"Example 84A. Pursuant to the contract Buyer paid for the goods shortly prior to delivery but Seller failed to deliver. Buyer declared the contract avoided and sued to recover the price plus (art. 84(1)) 'interest on it from the date on which the price was paid'. ... How should the tribunal compute the interest owed to the buyer? ...
"A seller's obligation to refund the price usually (as in Example 84A) results from its breach of contract -- i.e., when the buyer avoids the contract because seller fails to deliver or (more frequently) when the seller delivers goods that are seriously defective. In these cases it seems appropriate to base interest on the loss suffered by the aggrieved buyer rather than on a restitutionary approach to prevent unjust enrichment by the seller. ..." John O. Honnold, "Uniform Law for International sales under the 1980 United Nations Convention" [Honnold Text], 2d ed., Kluwer Law International (1991), pp. 572-573. Accord: Lookofsky who states: "[In such cases] it may be more appropriate to calculate interest on the basis of buyer's loss (article 74) rather than on the restitutionary approach set forth in article 84(1) ..." Joseph Lookofsky, "The 1980 United Nations Convention on Contracts for the International Sale of Goods", International Encyclopaedia of Laws, Blanpain, gen. ed. ,Kluwer (1993), p. 136, n. 3.]
"Example 84C. On 1 June Buyer paid one-half of the price for a machine which Seller, in accordance with the contract, delivered on 1 July. The balance of the price was due thirty days after delivery but Buyer failed to pay. Seller promptly avoided the contract for fundamental breach and obtained a court order impounding the machine for delivery to Seller. Buyer, invoking article 81, noted that on avoidance both parties must make concurrent restitution of whatever they have received; consequently, Seller must refund the payment Buyer made on 1 June. In addition, Buyer noted that under Article 84(1) Buyer was entitled to interest 'from the date on which the price was paid.'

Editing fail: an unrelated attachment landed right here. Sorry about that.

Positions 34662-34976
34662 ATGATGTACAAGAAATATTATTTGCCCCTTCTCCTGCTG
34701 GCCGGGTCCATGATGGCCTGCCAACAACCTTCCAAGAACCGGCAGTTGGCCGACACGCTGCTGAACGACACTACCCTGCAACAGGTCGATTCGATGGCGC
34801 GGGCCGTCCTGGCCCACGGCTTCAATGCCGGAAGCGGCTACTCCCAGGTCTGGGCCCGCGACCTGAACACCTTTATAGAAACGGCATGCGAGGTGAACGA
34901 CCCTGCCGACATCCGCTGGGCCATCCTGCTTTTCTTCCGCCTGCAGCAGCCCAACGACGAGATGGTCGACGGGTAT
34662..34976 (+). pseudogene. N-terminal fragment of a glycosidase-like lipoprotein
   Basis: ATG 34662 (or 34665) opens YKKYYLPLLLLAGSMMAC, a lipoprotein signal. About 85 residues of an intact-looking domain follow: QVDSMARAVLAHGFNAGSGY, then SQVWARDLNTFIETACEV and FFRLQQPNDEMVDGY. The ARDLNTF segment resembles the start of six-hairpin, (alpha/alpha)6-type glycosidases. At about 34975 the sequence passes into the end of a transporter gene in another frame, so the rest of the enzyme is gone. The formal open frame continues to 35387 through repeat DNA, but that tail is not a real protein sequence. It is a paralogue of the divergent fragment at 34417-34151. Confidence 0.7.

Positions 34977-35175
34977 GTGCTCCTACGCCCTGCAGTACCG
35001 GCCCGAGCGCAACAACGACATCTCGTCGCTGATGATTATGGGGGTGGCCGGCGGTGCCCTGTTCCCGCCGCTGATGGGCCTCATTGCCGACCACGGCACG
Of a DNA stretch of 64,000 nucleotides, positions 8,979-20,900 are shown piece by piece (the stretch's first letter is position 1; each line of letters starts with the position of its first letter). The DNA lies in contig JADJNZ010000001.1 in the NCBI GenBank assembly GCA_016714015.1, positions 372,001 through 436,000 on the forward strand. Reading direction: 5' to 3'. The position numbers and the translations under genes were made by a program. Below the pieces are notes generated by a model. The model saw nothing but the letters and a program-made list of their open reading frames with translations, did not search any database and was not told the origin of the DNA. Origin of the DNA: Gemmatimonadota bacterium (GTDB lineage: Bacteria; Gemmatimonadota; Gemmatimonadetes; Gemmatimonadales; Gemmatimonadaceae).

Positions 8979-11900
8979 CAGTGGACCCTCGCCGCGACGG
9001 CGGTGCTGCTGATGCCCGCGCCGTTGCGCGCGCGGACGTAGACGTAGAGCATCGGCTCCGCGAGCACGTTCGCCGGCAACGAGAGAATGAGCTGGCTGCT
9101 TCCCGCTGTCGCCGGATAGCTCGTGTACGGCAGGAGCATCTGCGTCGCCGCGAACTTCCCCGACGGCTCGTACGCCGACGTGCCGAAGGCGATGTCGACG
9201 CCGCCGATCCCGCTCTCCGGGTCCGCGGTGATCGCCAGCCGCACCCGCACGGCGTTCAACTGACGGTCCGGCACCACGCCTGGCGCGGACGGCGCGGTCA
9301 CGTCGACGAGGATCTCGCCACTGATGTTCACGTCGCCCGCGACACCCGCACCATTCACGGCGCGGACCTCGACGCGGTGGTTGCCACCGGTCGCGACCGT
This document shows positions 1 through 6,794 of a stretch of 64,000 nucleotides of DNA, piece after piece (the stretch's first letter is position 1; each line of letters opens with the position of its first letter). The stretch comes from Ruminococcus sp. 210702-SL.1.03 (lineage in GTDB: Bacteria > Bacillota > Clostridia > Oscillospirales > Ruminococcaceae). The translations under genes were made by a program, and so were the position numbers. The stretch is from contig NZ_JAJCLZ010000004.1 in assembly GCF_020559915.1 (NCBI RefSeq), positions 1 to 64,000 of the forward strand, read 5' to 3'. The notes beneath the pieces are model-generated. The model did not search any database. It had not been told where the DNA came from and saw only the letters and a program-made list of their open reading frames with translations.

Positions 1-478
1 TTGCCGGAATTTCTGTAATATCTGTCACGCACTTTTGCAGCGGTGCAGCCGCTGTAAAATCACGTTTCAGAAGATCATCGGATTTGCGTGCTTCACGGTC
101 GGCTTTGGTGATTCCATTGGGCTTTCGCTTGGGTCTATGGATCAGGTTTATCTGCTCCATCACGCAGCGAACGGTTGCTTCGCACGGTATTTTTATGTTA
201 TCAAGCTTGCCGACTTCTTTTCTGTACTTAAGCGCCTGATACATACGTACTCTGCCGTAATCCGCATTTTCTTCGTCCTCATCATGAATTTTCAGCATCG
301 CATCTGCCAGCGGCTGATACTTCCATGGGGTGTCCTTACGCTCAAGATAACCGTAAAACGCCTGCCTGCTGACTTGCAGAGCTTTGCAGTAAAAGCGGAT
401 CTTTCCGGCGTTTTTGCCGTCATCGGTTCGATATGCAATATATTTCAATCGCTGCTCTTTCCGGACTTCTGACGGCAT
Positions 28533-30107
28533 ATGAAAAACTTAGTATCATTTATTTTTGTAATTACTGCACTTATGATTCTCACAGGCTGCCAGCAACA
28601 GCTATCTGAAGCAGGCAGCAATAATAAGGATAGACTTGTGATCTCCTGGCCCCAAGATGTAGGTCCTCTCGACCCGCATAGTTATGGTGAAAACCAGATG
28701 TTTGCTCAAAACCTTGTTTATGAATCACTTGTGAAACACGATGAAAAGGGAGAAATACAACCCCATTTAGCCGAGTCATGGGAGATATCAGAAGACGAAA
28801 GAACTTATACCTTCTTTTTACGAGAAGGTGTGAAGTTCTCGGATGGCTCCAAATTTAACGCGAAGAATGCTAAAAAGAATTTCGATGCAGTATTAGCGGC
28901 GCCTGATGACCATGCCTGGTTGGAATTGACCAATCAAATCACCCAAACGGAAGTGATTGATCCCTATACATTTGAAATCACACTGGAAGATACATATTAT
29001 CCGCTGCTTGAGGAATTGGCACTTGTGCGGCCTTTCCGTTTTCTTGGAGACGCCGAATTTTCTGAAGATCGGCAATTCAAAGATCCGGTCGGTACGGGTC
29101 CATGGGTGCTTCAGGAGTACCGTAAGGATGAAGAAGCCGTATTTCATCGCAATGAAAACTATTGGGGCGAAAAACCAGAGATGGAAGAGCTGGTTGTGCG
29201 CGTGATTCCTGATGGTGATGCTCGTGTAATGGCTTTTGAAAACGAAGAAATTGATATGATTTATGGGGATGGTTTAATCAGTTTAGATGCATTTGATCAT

"How should the interest on Buyer's payment be measured? In Example 84A ... a buyer claimed interest on a payment from a seller who had committed a fundamental breach by failing to deliver the goods. In that setting it was suggested that interest should be allowed, by analogy to articles 74, 75 and 76, on the basis of the loss to the aggrieved party. That approach would not be appropriate here since interest is claimed by the party in breach. In this case a restitutionary approach seems more appropriate; recovery should be based on the benefit Seller received from the use of the money. (Of course, Buyer's claim may be reduced or cancelled by Seller's right to recover damages resulting from Buyer's breach.)" Honnold Text, 2d ed., at 574.]
3. Where the buyer must return the goods, it is less obvious that he has benefited from having had possession of the goods. Therefore, paragraph (2) specifies that the buyer is liable to the seller for all benefits which he has derived from the goods only if (1) he is under an obligation to return them or (2) it is impossible for him to make restitution of the goods or part of them but he has nevertheless exercised his right to declare the contract avoided or to require the seller to deliver substitute goods (OFFICIAL RECORDS, p. 58).
1. See article 66(2) [draft counterpart of CISG article 81(2)] and para. 9 of the commentary thereon.